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This is my first question. I searched for hours to help myself, but there is no solution on the internet. My Program will only run when I insert a "System.out.println()", I want to tranfer a big file (mp3, 5Mb) by using tcp. I have much expierience working with java, but this is a very interesting failure.

Server and Client are at

This is my code for the client

public void receive(int port) {
        try {
            ServerSocket s = new ServerSocket(port);
            Socket socket = s.accept();
            BufferedInputStream in = new BufferedInputStream(
            FileOutputStream fileOut = new FileOutputStream("dateiname.mp3");

            startzeit = Calendar.getInstance().getTimeInMillis();

            byte[] b = new byte[32];
            while (in.available() > 0) {
                        - startzeit);
                received += 1;
        } catch (SocketException e) {
        } catch (IOException e) {

And the server


public class FileTransfer {
    public static void send(File datei, InetAddress ip, int port)
            throws IOException 
        Socket socket = new Socket(ip, port);
        BufferedOutputStream out = new BufferedOutputStream(socket.getOutputStream());
        FileInputStream fileIn = new FileInputStream(datei);
        while (fileIn.available() > 0) {
            byte[] b = new byte[32];

And at least the exception trown by the server

Exception in thread "main" Connection reset by peer: socket write error
 at Method)
 at Source)
 at Source)
 at Source)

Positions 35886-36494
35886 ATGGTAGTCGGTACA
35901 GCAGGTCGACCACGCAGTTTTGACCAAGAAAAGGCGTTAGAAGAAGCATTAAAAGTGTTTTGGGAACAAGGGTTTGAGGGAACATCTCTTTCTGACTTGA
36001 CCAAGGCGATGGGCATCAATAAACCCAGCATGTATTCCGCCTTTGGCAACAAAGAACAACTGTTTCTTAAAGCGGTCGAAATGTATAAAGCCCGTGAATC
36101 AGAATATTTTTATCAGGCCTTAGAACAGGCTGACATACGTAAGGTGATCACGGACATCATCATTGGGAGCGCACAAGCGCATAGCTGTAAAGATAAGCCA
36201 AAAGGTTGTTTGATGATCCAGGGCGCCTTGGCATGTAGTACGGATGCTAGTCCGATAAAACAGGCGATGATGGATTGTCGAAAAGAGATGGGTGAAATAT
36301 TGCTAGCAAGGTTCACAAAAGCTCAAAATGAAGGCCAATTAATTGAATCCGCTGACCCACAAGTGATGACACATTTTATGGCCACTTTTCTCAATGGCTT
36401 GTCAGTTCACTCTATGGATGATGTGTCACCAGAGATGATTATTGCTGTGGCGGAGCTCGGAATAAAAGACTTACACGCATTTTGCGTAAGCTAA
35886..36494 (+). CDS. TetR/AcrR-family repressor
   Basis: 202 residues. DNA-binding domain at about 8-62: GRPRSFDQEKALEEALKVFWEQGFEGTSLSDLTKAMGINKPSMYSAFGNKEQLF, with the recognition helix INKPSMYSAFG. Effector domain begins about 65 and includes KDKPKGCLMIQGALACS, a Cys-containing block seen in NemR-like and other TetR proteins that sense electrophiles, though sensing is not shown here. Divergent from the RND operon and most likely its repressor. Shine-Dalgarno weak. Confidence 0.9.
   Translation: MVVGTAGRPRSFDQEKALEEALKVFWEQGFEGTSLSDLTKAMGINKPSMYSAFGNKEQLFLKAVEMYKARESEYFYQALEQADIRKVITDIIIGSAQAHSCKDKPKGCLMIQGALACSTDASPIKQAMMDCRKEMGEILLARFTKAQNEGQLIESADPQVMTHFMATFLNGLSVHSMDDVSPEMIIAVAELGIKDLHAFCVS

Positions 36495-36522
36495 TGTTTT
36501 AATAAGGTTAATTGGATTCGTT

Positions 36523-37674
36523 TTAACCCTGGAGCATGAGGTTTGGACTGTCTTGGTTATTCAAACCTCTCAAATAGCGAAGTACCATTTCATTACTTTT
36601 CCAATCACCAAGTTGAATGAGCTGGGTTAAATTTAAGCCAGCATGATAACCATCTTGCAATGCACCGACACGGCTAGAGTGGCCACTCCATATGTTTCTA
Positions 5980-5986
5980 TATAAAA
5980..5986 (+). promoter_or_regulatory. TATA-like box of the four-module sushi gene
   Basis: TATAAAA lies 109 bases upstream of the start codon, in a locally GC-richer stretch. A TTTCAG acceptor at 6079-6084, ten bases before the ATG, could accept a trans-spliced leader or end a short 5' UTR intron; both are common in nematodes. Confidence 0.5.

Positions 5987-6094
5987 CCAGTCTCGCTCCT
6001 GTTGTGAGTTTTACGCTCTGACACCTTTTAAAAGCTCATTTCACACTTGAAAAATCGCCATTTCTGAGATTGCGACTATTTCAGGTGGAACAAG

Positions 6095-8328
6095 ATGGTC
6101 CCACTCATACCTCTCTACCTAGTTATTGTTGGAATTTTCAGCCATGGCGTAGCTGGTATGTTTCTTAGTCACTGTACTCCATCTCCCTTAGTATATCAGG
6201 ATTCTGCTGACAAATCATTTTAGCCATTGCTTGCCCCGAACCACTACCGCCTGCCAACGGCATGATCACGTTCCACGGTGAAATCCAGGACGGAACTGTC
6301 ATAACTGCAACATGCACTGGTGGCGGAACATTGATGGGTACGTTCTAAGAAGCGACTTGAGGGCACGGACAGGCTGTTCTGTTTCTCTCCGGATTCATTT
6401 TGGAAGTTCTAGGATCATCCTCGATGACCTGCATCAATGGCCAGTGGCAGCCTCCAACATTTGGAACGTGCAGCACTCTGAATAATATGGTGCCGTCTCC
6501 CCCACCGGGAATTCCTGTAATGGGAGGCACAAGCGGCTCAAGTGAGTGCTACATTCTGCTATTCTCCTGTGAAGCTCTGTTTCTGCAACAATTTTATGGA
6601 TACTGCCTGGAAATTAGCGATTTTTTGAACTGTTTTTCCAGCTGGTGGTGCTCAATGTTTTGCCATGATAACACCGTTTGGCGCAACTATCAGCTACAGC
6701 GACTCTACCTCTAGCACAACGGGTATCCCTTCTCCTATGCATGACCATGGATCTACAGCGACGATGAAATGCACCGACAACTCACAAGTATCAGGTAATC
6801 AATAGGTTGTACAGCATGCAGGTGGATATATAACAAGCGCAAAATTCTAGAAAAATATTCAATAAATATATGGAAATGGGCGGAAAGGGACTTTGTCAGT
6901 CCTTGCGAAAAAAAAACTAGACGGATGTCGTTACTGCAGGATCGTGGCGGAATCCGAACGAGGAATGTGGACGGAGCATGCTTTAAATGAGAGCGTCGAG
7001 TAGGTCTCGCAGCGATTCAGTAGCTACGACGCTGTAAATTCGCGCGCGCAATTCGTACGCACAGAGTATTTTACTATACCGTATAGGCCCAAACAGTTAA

at Source)
 at FileTransfer.send(
 at MainServer.main(

Please help me!

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2 Answers 2

That exception means that the client closed the socket unexpectedly.

You probably don't want to use available() for your checks in the while loop. That function indicates only the number of bytes that can be read without blocking, not the total number of bytes in the file. What you want instead is something like this in the server:

while ( != -1) { ...

Similar code should be used in the client.

Also note that your code doesn't handle the case where you read less than 32 bytes. You should really do:

while ((n =!= -1) {
  out.write(b, n);

Finally, 32 bytes is a really small size, you may get faster transfers using 4KB, 8KB or even larger buffers.

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Also on the server side move the line 'byte[] b = new byte[32];' outside of the loop so that you allocate the buffer only once. – Richard Chambers Nov 3 '12 at 23:05
Also on the server side, you should have your socket I/O within a try block and do a catch for SocketException as you are doing on the client side. – Richard Chambers Nov 3 '12 at 23:09

Don't reinvent the wheel. Use IOUtils.copy(InputStream input, OutputStream output) from Apache Commons IO library.

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